The History “Profession”

Something is badly amiss in it:

A big theme of MacLean’s book is that Buchanan inspired an effort to promote an anti-democratic putsch by the Koch Brothers. As Ilya Somin has explained, her conception of democracy doesn’t make any sense, at least if one assumes that she supports standard limits on democracy widely supported by progressives. But other historians have come to the rescue, arguing that the United States is a democracy when it follows the will of the people, as opposed to the will of organized reactionary interest groups. The U.S., for example, was democratic in the 1930s and 1960s, but not in the 1950s or 1980s. Democracy, in other words, means “progressive politics are winning out.” Lack of democracy means “progressive politics are not winning out.” Because in a true democracy, the will of the people wins, and the will of the people is naturally liberal-democratic-socialist. So Roe v. Wade is a “democratic” decision, even though it overturned the abortion laws of almost every state, because progressives approve of it. I kid you not.

The leftist narrative must triumph over truth or logic.

5 thoughts on “The History “Profession””

  1. ‘Progressives’ love democracy so long as the people vote the correct way. When the people vote the wrong way, they must be overruled by progressive politicians and judges, or, if it’s the EU, they must be forced to vote again and again until they do vote the correct way.

    Real democracy is anathema to them.

  2. 1. There are not many academic or other jobs for historians. 2. In a job market where any bachelor’s degree is no longer enough to start a middle class career, the percentage of undergraduates majoring in history has dropped precipitously. 3. Positive feedback into 1. 4. What jobs do exist are insecure and low paid.

    Ergo, most historians today are fools and think foolishly.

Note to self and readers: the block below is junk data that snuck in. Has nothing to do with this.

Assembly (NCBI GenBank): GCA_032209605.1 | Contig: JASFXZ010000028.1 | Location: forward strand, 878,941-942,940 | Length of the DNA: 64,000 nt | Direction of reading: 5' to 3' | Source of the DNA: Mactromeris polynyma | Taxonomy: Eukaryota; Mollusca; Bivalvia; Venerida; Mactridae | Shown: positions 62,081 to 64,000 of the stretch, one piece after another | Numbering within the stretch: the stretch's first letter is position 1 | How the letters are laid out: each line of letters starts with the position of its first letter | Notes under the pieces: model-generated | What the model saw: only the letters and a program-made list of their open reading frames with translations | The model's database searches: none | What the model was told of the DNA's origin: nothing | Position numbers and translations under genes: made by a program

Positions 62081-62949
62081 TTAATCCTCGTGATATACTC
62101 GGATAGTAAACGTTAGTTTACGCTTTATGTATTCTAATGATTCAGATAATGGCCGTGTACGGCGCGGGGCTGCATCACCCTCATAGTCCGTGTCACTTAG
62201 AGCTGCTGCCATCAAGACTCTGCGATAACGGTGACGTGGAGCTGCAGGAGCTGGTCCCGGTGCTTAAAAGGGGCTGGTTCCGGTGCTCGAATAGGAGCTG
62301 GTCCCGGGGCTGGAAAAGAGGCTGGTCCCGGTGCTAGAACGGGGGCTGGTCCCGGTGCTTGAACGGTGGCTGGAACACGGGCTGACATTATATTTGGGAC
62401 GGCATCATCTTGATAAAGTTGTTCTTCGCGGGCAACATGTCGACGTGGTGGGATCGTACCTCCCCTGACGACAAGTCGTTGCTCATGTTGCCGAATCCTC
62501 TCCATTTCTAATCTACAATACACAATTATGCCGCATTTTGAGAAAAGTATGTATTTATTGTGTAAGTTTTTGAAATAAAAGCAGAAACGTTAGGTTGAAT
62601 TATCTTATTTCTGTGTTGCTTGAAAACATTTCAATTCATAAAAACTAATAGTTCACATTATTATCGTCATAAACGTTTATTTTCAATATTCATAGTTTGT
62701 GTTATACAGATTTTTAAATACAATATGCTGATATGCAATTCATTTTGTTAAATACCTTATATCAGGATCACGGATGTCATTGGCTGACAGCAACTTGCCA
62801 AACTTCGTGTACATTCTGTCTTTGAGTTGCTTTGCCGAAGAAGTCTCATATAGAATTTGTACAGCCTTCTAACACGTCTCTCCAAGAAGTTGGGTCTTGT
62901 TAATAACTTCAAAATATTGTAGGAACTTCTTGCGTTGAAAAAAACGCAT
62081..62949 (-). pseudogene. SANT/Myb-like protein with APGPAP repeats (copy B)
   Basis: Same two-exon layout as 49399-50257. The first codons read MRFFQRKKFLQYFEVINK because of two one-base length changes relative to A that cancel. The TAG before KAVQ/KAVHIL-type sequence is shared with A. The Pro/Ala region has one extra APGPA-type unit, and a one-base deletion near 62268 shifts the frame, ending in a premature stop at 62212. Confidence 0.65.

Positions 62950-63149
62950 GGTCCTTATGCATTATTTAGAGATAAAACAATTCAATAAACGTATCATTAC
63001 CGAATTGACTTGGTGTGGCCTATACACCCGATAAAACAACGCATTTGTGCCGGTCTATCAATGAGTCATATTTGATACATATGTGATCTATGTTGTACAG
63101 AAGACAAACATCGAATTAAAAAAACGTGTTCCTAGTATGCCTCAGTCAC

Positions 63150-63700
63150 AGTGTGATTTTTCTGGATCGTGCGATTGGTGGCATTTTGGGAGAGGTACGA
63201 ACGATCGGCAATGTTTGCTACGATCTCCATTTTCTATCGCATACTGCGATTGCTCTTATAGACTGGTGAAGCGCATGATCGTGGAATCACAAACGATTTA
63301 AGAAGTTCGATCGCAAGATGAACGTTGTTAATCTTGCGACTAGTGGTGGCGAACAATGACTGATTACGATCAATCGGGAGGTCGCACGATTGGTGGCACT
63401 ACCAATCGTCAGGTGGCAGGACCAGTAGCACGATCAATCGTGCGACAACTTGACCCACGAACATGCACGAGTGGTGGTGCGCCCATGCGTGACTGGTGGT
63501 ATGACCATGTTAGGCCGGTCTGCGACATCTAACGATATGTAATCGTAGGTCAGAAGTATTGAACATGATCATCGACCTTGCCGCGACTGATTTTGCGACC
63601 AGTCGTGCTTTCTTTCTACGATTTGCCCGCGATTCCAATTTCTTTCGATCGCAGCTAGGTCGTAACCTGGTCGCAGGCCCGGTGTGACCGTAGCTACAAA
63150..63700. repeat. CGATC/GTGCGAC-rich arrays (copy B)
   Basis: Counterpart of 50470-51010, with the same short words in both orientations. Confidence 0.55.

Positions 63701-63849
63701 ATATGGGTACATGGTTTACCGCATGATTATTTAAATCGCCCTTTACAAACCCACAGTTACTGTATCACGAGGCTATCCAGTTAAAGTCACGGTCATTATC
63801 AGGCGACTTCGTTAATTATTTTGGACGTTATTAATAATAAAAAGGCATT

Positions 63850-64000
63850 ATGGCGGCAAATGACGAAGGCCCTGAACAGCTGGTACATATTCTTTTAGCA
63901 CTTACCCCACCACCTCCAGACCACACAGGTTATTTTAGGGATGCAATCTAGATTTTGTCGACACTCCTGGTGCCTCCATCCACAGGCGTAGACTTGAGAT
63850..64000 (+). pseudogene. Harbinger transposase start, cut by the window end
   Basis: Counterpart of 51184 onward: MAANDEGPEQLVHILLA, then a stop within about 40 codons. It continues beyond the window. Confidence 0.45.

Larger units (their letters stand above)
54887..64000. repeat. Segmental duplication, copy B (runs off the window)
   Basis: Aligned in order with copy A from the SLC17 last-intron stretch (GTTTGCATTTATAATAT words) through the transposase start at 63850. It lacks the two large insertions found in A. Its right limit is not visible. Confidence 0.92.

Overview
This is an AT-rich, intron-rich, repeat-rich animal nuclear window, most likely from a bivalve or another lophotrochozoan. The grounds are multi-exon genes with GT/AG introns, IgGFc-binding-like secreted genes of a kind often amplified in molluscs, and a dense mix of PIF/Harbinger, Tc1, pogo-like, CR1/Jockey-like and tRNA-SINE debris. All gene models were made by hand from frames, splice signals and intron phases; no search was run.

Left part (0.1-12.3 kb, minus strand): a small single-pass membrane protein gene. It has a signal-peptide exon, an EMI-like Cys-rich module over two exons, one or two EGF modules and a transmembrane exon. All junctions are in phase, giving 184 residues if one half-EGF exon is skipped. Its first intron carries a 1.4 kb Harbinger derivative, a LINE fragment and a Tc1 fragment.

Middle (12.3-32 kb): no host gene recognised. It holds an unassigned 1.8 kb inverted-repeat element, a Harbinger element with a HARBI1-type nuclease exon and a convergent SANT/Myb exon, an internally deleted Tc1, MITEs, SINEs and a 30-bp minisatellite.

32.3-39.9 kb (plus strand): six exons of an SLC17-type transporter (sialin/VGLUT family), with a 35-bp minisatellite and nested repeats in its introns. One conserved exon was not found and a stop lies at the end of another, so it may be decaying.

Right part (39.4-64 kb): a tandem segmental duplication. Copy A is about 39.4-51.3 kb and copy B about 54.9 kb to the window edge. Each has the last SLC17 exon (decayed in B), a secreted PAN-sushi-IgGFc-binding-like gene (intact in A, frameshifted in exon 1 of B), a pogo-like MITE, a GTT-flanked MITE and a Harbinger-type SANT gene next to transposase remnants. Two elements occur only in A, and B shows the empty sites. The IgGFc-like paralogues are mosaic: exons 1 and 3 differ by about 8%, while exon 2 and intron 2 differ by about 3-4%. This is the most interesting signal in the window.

1. For most of the last few decades, ‘history’ has just been a matter of spouting the Official Narrative. So it’s not surprising that so few people would want to get into it.

      Now the Internet has removed the gatekeepers who would only allow the ‘correct’ research to reach the public, we’re seeing a massive reevaluation of much of that Narrative. For example, open discussion of the widespread infiltration of the US government by Communists even before WWII, the true nature of Progressive heroes like Castro and Che Guevera, and the support they received from American Progressives when they were murdering, torturing and locking up vast numbers of their own people.

  3. It is great that you don’t need to go to school to be a historian. Anyone who is interested now has the tools to research to their hearts delight. The research can be as detailed or superficial as you want to get. There are just so many ways to learn about history from reading source material, books, and blogs to watching youtube videos from amateurs or college lectures. Then there are all the e-learning classes.

    This is great because there is so much competing information out there but it is also a challenge because an individual has to sift through it all and weigh the various sources against each other. This is what college used to be like. The only thing missing from the internet is a bit of mentorship.

    The institutional “historians” probably get a little butthurt that some rando nerds on the internet don’t look at them like priests standing between them and a god.

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